The speaker of parliament Rebecca Kadaga has defended a move by members of parliament to increase their own pay. Kadaga says that there is no illegality since the process is done in conformity with all provisions of the Constitution.
Last month, the Supreme court ruled that MPs cannot unilaterally increase their remuneration without the involvement of the executive.
The judgment sustained a 2016 Constitutional court decision that declared Section 5 of the Parliament Remuneration of Members Act Cap 259, unconstitutional. The judgment was under Constitutional Appeal No. 8 of 2016, Parliamentary Commission versus Wilson Tumwesigye.
The judges led by chief justice Bart Katureebe, ruled that if the section is maintained, it was bound to be used by parliament to violate the Constitution. The judges said that parliament can only increase MPs pay through a bill or motion presented by the executive which is constitutionally the financial authority in charge of revenues and expenditure.
The other judges that constituted the panel included Faith Mwondha, Paul Mugambe, Stella Arach-Amoko, Rubby Opio-Aweri, Jotham Tumwesige, and Augustine Nshimye. The justices said that Section 5 and Article 85 of the Constitution, that empowers parliament to determine emoluments, should be read together with Article 93 of the Constitution, which bars MPs from enacting a bill that imposes a charge on the Consolidated Fund.
The Supreme court found no merit in the Parliamentary Commission's appeal and dismissed it awarding the costs of the appeal to Tumwesigye, who, initially in 2011, petitioned the Constitutional court challenging the decision of the Parliamentary Commission to increase MPs' pay basing solely on Section 5 of the Parliament Remuneration of Members Act and Article 85 of the Constitution.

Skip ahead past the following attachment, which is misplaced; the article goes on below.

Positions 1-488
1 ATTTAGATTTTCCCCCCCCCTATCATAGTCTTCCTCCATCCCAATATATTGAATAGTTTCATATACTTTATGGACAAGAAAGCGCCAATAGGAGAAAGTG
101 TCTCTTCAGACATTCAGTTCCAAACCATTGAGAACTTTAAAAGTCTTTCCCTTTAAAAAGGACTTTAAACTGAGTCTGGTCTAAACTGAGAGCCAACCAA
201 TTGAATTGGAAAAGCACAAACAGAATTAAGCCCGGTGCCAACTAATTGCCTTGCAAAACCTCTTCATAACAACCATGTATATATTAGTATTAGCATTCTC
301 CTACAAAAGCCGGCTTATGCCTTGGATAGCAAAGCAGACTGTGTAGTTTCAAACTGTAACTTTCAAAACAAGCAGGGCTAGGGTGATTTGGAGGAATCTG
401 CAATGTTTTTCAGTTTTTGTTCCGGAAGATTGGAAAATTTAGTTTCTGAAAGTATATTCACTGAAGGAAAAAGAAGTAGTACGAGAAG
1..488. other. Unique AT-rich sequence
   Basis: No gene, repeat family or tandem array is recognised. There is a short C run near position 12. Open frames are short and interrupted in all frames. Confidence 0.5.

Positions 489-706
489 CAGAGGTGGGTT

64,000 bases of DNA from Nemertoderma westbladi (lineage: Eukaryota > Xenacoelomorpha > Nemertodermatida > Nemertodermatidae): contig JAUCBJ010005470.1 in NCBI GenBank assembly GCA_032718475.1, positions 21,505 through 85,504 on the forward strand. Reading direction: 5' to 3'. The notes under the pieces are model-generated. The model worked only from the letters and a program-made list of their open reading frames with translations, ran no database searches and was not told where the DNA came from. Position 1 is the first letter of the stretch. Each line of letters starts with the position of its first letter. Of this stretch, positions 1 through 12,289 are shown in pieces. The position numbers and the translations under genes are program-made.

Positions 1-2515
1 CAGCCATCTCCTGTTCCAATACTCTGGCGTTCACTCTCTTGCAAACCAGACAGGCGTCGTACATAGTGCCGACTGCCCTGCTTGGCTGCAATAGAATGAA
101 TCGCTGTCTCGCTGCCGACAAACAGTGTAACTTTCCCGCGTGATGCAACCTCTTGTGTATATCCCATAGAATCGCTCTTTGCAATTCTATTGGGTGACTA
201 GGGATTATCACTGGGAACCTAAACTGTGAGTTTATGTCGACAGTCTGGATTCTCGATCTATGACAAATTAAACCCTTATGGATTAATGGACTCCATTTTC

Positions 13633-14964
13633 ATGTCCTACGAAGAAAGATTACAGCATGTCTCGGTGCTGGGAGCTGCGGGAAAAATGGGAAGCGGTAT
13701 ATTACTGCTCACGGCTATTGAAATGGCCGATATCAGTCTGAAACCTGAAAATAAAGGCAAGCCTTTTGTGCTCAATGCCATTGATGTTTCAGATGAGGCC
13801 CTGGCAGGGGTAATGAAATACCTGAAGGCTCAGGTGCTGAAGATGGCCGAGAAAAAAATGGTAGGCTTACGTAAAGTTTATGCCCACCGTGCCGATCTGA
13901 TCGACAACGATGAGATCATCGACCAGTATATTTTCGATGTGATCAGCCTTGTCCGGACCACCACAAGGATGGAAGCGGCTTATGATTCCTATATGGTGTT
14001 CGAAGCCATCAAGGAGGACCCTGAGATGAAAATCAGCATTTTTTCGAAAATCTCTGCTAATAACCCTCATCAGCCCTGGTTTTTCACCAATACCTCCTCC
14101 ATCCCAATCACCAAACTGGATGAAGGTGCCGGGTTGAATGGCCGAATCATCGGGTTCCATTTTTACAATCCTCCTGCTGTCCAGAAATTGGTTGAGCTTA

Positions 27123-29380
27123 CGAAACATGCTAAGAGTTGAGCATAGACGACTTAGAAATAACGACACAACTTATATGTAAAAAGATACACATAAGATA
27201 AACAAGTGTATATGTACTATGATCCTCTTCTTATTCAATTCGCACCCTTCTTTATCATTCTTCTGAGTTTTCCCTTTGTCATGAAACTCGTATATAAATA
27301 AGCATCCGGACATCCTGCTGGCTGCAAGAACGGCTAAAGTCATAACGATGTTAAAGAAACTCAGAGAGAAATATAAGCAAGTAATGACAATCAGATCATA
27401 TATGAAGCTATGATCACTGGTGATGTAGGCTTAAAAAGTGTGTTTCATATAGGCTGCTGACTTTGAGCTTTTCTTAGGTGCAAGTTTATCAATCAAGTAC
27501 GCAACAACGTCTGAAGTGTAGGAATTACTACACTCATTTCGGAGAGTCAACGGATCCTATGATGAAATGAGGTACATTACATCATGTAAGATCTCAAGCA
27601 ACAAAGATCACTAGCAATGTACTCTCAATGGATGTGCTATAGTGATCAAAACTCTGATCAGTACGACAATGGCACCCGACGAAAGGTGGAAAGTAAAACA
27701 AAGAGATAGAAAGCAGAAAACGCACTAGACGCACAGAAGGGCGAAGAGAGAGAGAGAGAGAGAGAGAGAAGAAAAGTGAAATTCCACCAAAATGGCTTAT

During the plenary session held on Tuesday, Kadaga said that the issue before court was whether the procedure of determining members’ emoluments under Section 5 of the Parliament Remuneration of Members Act was in conformity with Article 93 of the Constitution.
“I would like to inform the House that court recognized and reiterated the mandate of parliament to determine the emoluments of MPs as prescribed under Article 85 of the Constitution of the Republic of Uganda but that this must be done in harmony with Article 93 of the Constitution,” Kadaga said in part.
She argued that fares for MPs have always been determined in line with the constitutional provisions and that there is no illegality.
"Hon members, I just want to put on record that this parliament has only used that procedure of Section 5 only once to determine emoluments. That was on 30th October 2001 - the 7th parliament. We’re now in the 10th parliament. Since then, members' fares have been determined in harmony with all the provisions of the Constitution. I, therefore, want to assure you Hon members and the public at large, that parliament has the right and continues to determine emoluments of parliament in conformity with all the provisions of the Constitution, so there is no illegality."
President Yoweri Museveni early this year proposed a need for constitutional amendment to scrap parliament’s mandate of determining its own salaries.
During a meeting with members of the Uganda National Teachers Union (UNATU), Museveni acknowledged the lack of equality in salaries with some public servants getting much more than others.
He cited parliament where legislators fix their own salaries describing the situation as a structural problem promising to push for a ‘One Salary Board’ to fix government salaries. The president then cited a need for the Constitution to be amended to have the board in place.